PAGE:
The discussion of criminal background checks highlights the need to further evaluate other “institutional actions” reported on the AMCAS application. Some incidents do not reach the level of misdemeanor or felony simply because they are handled internally, but are these incidents any less significant than those in an applicant's criminal history? Because some incidents handled at the institutional level are comparable to incidents that appear in criminal histories, there may be a need for institutional documentation and verification of outcomes. There needs to be a national discussion about how such events may or may not predict a physician's future behavior. How should applicants with multiple events be viewed? Currently, each medical school considers both criminal background checks and institutional actions in its own way. A set of national guidelines about institutional actions might improve consistency and equity. The issue of “expunged” records also remains unresolved in that applicants cannot always be certain about what will be revealed on the criminal background check. Additionally, some school disciplinary records may be removed from the permanent record at graduation, which may prevent undergraduate institutional actions from being reported during the medical school application process. These actions are handled differently across undergraduate institutions and provide a risk to any attempt at standardization among schools.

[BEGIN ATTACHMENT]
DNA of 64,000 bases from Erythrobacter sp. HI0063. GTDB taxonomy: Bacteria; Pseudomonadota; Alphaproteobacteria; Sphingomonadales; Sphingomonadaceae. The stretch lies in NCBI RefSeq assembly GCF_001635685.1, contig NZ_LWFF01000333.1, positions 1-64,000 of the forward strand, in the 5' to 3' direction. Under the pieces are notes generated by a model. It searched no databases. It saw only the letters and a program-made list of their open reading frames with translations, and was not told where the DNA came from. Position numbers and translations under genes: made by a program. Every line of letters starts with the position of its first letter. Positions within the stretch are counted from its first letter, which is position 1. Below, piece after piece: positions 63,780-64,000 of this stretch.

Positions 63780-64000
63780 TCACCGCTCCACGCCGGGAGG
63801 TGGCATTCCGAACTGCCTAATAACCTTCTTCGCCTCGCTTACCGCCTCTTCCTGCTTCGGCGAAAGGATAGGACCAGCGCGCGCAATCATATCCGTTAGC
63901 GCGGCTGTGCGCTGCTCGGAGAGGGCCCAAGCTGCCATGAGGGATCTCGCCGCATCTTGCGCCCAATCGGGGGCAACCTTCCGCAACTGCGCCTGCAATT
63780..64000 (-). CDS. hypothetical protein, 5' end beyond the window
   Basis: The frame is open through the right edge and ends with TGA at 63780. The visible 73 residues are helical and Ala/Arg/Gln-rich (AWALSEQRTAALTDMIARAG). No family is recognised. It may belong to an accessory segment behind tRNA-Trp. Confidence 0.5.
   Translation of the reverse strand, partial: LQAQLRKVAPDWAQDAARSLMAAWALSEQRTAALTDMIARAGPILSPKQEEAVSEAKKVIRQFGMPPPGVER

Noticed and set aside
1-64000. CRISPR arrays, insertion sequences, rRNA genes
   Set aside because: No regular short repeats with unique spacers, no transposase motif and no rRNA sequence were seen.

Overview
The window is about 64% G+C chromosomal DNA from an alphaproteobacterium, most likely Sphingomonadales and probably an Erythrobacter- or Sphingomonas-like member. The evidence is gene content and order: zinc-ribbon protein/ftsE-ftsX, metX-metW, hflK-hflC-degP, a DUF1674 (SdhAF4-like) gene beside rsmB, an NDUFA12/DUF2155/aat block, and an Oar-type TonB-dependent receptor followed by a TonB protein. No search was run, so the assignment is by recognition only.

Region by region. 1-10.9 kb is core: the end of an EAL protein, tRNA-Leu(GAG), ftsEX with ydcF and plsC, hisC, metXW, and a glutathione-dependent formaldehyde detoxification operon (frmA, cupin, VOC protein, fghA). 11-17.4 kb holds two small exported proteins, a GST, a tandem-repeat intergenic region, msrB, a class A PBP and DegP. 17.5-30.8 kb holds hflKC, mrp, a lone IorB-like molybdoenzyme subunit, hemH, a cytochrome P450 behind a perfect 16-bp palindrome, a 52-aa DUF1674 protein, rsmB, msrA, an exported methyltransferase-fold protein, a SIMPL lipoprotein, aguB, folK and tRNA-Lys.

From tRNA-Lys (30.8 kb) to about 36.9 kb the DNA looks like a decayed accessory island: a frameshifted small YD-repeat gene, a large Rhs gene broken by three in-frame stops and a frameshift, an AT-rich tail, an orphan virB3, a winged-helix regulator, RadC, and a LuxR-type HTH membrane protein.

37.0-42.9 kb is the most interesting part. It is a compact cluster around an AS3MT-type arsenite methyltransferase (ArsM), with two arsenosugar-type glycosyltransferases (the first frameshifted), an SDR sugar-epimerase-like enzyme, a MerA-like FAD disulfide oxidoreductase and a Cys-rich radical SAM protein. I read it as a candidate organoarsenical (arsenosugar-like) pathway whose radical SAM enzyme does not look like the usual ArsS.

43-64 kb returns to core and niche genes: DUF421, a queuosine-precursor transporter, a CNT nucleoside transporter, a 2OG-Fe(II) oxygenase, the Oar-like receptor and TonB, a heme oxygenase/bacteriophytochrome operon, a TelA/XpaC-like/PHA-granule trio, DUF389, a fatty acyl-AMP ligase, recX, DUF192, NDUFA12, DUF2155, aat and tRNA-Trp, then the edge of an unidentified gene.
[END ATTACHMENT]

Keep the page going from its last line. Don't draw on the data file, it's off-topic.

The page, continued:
Finally, the criminal background check is captured at a particular time in the prematriculation process for schools participating in the AAMC-facilitated program. Even though applicants are instructed to self-report any misdemeanor or felony conviction after the initial disclosure, a routine method of follow-up and validation is lacking. Thus, there is no consistent approach to the reporting of any events that may occur after the initial review.
The AAMC may consider reconvening the GSA Criminal Background Check Implementation Advisory Committee or formally establishing another group to periodically review the criminal background check process and outcomes. We view this as an important recommendation because the criminal background check process is playing a role in determining who will become a physician, and that role is likely to be expanded in the future.
The authors gratefully acknowledge Suzi Arant and N. Alexander Erlam at Certiphi Screening, Inc., and Kelly Begatto, Jayme Bograd, Stephen Fitzpatrick, and Hector Ortiz at the American Medical College Application Service for providing data on criminal background checks.
Dr. Case, Dr. Heinrich, Dr. Kleshinski, and Dr. Witzburg were members of the Association of American Medical Colleges Criminal Background Check Implementation Advisory Committee.